Fearing raids from the British Columbia First Nations people, early Bellingham settlers
would crowd together into the stockade house on Peabody hill at night.
Company D of the Ninth Infantry was dispatched to offer security and
protection. They were led by Captain George E. Pickett, a graduate of The
United States Military Academy at West Point in New York and
a veteran of the
Mexican War. Fort Bellingham, where the stockade was erected, was three
miles west of Whatcom Creek. Soon after his arrival Captain Pickett began
building his house on the bluff above Henry Roeder's lumber mill using
planks from the mill. Pickett's house has the distinction of being the
oldest building in Bellingham.
Pickett's house (1856) was a simple two-story building composed of undressed
planks. The main section of the house measured only 15 feet wide and 25 feet
deep. The first floor was composed of two rooms and the second floor,
reached by ladder, had two bedrooms. A lean-to on the west side of the house
contained the kitchen and dining room. A fireplace made of stick and mud
heated the house. The first room in the house became Pickett's study, where
he conducted much of his official business.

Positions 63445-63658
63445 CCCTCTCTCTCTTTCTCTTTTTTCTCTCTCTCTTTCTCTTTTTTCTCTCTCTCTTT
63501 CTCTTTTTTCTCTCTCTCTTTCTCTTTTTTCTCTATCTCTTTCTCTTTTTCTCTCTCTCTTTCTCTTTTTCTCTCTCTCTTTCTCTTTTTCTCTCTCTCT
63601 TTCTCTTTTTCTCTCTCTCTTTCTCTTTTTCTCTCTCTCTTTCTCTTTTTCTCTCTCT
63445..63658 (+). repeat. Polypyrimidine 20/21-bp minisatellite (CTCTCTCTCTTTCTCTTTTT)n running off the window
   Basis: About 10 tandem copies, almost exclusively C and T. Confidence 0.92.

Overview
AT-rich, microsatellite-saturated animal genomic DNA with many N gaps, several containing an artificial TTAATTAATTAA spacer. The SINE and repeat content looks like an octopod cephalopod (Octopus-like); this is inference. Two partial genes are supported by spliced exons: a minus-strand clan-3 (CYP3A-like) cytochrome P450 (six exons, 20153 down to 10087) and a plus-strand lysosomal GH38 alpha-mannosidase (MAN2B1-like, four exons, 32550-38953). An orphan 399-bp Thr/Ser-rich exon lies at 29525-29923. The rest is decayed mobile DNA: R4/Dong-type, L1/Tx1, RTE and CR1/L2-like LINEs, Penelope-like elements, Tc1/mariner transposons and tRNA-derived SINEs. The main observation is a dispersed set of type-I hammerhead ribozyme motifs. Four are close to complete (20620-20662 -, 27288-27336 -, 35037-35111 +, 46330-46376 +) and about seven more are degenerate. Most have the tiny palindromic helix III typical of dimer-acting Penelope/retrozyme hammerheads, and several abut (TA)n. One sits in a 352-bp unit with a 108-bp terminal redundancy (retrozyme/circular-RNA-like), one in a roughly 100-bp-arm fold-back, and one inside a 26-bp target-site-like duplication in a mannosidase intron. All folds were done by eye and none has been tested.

During his stay, Pickett married a First Nations woman
named Morning Mist. In 1857, she gave birth to a son, James Tilton Pickett,
but sadly passed away from birthing complications only days after his birth
causing him to be sent away to live with friends in Mason County. Since Captain
Pickett's duties often took him away from Bellingham, his house was left
vacant most of the time. Pickett left Bellingham in 1861, returning to
Virginia to be a successful Confederate General in the Civil War.
The Pickett house has changed ownership many times. Hattie Strothers, who
lived there from 1889 until her death in 1939, deeded the house and property
to the Washington State Historical Society in 1936. After her death the
Pickett House became a historical monument and was later placed on the
National Register of Historic Places.
Although numerous changes have been made to the Pickett house, it
remains the oldest wooden builidng on its own foundation in Washington State. Most of the improvements have made the house
more livable, including the rear addition of a new kitchen. The lean-to was
converted into a dining room, the front study is now a living
room, and a narrow stairway has replaced the ladder to the second floor.
Other modifications are the glassed-in front porch and shingled exterior.
The Pickett House still serves as an excellent example of Bellingham's
earliest style. To further preserve the structure, the Pickett house was
designated as a museum in 1941, and in 1956, it became home to the Daughters
of Pioneers. The Pickett house still serves both of these activities today.
For more information see the
Pickett House National Register of Historic Places Nomination.